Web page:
Monitors have virtually no moving parts, so they probably will be fine if they last out the original warranty.

Fax machines have very few moving parts...well that's not really true anymore. Most Fax machines have a printer with plenty of moving parts, and they are susceptible to phone-line surges. I would not buy a fax machine without some sort of extended coverage.

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Are the extended warranties worth it? It depends!
by Starman35 / December 6, 2005 9:21 PM PST

I completely agree with this. Most electronic devices either work for a long time, or they fail quickly, in my experience. Same goes with major appliances. However, when I bought a new Samsung refrigerator (I'd never tried that brand before) I bought the Best Buy extended service plan for $150.00. That was the best $150 I ever spent, because when the reefer broke, BB couldn't fix it, so they replaced it with a new $1800 refrigerator. Not once, but twice, with the second one also needing a new $150 service plan. (The second replacement has worked flawlessly for 2 yrs now). Given all the problems with laptops, I'd probably buy one for a laptop as well.

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Must consider use model and utility duration
by sitkom / December 7, 2005 12:16 AM PST

Very, very rarely do extended warranties make sense in consumer electronics due primarily to the 'burn rate' of new product that appears on the market to replace the prior years' offerings.

In many cases, specifically in my case, the typical gizmo has about an 18 month utility, after which I have gotten all the good there is to get out of the device and I'm ready for a new or different one. In this scenario, it would never make sense to buy an extended warranty unless the manufacturer has no quality track-record to support an 18 month useful life.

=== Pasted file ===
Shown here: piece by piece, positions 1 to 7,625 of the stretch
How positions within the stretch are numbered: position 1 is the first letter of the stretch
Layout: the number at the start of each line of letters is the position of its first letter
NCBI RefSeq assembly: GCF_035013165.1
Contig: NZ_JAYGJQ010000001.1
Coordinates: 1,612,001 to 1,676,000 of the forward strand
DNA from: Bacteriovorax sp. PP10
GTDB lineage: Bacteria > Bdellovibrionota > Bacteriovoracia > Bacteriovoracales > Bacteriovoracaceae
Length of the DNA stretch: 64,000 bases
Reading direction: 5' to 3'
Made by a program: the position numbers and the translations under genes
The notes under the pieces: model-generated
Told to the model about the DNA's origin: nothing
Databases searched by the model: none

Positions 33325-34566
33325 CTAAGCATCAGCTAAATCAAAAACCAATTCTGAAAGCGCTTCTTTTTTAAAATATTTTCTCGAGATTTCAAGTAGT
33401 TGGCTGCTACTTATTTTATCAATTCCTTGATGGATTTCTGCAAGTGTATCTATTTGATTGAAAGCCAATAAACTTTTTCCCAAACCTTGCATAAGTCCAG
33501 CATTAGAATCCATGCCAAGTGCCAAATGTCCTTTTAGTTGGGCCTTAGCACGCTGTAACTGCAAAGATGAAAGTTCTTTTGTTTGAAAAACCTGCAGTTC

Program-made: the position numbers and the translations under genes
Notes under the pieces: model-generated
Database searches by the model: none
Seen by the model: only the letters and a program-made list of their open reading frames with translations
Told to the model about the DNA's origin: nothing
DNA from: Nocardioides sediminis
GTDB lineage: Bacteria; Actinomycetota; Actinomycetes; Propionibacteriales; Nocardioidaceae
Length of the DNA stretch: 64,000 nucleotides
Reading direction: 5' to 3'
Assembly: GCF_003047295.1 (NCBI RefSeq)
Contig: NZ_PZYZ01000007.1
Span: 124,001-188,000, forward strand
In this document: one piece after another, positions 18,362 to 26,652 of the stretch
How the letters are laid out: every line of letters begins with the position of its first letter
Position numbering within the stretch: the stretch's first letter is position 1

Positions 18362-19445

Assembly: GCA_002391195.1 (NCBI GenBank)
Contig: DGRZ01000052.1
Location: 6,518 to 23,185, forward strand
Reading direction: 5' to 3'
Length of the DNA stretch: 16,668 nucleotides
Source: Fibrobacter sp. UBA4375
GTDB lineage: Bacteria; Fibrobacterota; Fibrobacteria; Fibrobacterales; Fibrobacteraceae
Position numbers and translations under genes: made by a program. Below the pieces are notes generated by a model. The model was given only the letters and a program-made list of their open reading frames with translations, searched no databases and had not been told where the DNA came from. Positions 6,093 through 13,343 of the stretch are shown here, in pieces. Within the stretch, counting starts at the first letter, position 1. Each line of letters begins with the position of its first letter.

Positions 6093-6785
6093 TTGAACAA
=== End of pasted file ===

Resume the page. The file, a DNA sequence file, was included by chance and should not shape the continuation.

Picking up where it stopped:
There are a few exceptions. Those devices that you plan to keep for a long period of time... say 4 years(Stereo/Amplifiers/Plasma/LCD TVs, etc.) or those that will have a high duty cycle or operate in harsh environments (high $$ home office equipment, mobile devices and laptops). It follows logically that harsh use models and environments will conspire to increase the likelyhood of a reliability-related failure. But to make a blanket-statement that all items that fall in these categories should have an extended warranty would be irresponsible. Some warranties are extremely costly (30+% of the purchase price) or prey on consumers fears or urban legends regarding product quality or specific problematic components... my favorite happens to be the broken LCD paranoia in laptops.

Anyway, the long & the short of it is: save your money unless you know that you have a better than 50/50 chance of taking advantage of the benefits of the warranty.

Happy shopping!

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Are extended warranties worth it?
by BludBaut / April 2, 2010 5:34 AM PDT

Having read about half of the "Never buy extended warranties" posts, let me say, you should probably *always* buy extended warranties on hard drives. But, read the warranties for the specifics, e.g., I only buy hard drives under $100 and I always get the two year warranties and I buy my hard drives from Office Depot. Result, I get a two year extension on the warranty and if it fails, I get *all* the money back to use to against a new drive. That 20% insurance pays very well, especially if I buy a Seagate with a five year warranty. I have 83 months for it to fail and if it does, I've had a hard drive for all that time for $20 plus tax.

I'm sure you know that if your drive fails without an extended warranty, and you send it back to Seagate, you'll pay shipping and you'll get a used, refurbed drive even if the new one you shipped them was only 40 days old. Since I've never done that, I don't know their warranty on the 2nd drive.

Extended warranties on hard drives are a no-brainer to me.

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extended warranties
by kdsmithjr / December 8, 2005 2:59 AM PST